The film itself is a bit like watching the Muppet Babies sequence from The Muppets Take Manhattan. All of the faces are familiar, but look! How cute and ridiculous they are! That the movie takes place in the Eighties, surely the most amusing decade of the Twentieth century (especially when it comes to teen fashion), is but icing on this most cheesy of cakes. First from our trio of actresses to appear is Janey Glenn (Parker), who hiccups her way through her introductory speech at her new Catholic girls' school in Chicago -- the latest in a long line for this Army brat, although "the uniforms are always the same -- even on Guam."
When she mentions her love of dancing and her desire to be on Dance TV (a version of Soul Train for white kids which is, whuddayaknow, taped right there in Chicago), she endears herself to Lynne (Hunt), who functions as the wacky, rebellious catalyst figure for Janey's pent-up passions. No, not those kinds of passions! Lynne talks Janey into entering the big Dance TV contest, during which a pair of new Dance TV regulars will be chosen. She also shows Janey her inimitable babysitting style, which involves placing the baby in the center of a pizza, but this detail is less crucial to the plot.
Siegfried and Roy take the stage!
Meanwhile, a similar scene is playing out across town, between two teenaged boys. As Jeff (Lee Montgomery, something of a teen screen fixture the 70s and 80s) and his pal Drew (a squeaky-voiced Jonathan Silverman!) shoot hoops in Jeff's driveway, Drew unveils his plan to enter Jeff into the contest and make money selling bootleg Dance TV merchandise. You'll want to watch closely here folks, because Shannen Doherty makes her entrance as Jeff's sister Maggie, who has a hopeless crush on Drew. Why? We don't know. Girls Just Want to Have Fun is full of little mysteries.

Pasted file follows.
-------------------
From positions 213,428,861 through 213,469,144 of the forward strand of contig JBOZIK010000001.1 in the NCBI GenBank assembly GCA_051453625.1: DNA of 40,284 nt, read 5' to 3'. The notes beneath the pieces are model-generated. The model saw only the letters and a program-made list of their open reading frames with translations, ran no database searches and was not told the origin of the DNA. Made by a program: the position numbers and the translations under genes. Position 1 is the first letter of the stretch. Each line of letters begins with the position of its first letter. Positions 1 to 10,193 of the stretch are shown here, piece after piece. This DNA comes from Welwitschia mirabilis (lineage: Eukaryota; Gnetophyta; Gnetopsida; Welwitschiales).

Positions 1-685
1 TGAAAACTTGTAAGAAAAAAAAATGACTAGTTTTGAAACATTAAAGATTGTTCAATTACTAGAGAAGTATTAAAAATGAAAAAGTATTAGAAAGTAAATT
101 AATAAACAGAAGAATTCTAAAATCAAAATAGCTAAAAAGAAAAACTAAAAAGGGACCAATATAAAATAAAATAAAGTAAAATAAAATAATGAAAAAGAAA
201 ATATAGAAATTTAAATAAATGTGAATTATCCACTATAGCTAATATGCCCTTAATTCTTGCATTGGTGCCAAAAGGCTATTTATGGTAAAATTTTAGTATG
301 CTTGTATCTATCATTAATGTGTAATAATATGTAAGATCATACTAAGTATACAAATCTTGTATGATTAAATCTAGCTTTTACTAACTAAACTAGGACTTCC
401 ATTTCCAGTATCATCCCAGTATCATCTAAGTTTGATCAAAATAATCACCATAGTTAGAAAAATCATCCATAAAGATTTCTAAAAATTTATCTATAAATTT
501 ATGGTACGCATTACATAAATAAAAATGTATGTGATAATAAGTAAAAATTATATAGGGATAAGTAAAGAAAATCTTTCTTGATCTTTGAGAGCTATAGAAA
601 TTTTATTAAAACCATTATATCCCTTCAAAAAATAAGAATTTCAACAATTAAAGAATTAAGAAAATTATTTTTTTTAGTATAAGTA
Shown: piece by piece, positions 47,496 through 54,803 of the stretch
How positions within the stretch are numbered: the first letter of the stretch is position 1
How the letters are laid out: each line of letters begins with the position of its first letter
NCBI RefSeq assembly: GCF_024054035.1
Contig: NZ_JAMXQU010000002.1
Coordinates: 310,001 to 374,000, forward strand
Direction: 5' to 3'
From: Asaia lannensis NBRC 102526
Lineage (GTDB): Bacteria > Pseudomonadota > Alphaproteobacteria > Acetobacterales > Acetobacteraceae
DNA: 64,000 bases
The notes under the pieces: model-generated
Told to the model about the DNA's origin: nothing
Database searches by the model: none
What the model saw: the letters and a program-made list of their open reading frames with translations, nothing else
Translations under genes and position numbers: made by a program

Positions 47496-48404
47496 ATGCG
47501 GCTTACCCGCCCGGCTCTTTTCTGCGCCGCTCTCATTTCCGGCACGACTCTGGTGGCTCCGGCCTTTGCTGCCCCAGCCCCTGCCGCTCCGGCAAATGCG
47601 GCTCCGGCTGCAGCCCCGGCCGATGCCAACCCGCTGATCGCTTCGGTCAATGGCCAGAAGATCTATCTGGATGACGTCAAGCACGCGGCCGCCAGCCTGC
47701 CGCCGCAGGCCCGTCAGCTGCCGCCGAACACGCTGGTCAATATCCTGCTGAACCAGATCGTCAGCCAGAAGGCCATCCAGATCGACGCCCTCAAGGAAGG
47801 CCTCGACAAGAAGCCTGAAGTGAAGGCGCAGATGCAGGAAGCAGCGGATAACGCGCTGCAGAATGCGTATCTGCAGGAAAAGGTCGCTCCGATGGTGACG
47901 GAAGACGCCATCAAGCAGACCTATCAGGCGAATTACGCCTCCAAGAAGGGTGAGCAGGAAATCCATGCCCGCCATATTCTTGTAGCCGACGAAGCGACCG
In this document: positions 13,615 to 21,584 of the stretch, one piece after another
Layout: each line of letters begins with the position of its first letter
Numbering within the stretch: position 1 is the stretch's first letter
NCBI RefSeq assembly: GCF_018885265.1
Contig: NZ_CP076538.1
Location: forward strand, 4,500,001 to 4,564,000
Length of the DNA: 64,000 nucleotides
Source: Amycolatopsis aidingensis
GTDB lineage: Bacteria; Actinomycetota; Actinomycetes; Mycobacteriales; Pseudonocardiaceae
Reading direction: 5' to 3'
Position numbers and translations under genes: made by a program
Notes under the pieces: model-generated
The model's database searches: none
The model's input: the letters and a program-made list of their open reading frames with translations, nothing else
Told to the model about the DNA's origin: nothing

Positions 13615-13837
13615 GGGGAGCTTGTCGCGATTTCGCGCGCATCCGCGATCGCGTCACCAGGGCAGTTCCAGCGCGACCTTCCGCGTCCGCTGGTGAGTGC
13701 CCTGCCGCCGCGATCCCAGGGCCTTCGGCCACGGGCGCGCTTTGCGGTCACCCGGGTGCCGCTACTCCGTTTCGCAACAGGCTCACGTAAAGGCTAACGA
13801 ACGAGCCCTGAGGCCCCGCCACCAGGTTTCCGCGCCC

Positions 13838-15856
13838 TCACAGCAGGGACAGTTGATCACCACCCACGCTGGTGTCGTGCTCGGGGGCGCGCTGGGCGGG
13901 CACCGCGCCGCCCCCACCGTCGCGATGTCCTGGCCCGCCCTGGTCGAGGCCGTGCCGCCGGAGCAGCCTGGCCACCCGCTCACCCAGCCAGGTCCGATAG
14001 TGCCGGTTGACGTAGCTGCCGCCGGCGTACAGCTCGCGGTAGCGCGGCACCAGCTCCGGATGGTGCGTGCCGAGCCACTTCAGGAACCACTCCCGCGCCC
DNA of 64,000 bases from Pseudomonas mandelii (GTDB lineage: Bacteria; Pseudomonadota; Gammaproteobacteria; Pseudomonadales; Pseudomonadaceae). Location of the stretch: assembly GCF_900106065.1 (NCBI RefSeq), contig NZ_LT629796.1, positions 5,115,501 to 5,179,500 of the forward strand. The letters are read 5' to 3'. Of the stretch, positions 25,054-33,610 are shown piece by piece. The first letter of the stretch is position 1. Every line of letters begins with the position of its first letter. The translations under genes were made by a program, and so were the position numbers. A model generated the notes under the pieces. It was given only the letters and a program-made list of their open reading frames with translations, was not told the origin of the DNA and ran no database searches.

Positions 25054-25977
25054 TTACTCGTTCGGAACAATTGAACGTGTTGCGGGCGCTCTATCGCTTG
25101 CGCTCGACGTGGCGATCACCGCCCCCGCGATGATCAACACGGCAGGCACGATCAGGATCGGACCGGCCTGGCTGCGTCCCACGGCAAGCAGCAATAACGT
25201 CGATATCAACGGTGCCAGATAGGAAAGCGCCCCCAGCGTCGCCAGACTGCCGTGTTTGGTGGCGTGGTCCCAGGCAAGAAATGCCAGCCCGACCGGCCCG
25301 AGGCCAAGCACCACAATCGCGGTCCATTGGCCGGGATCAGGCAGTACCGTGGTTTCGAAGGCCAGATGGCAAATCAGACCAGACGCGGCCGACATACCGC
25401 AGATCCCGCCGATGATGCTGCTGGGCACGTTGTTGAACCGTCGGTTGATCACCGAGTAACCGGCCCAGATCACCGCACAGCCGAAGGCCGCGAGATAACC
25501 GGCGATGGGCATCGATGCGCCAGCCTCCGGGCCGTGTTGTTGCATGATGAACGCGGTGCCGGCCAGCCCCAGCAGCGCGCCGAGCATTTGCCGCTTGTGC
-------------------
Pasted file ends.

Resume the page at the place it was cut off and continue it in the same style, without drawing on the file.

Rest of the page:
Janey feels that her life is turning around. Inspired by Lynne's encouraging words, she enthuses to her parents, "I have a best friend for the first time!" Janey honey, your best friend is Helen Hunt. You've been screwed. Of course, later in life Parker will start hanging out with Kim Cattrall, so we suppose all these things are relative. So inspired is Janey that she actually attends the first round of the Dance TV competition and is selected as a finalist! And the hunky Jeff is selected as her partner! Oh, God! We're so happy for her!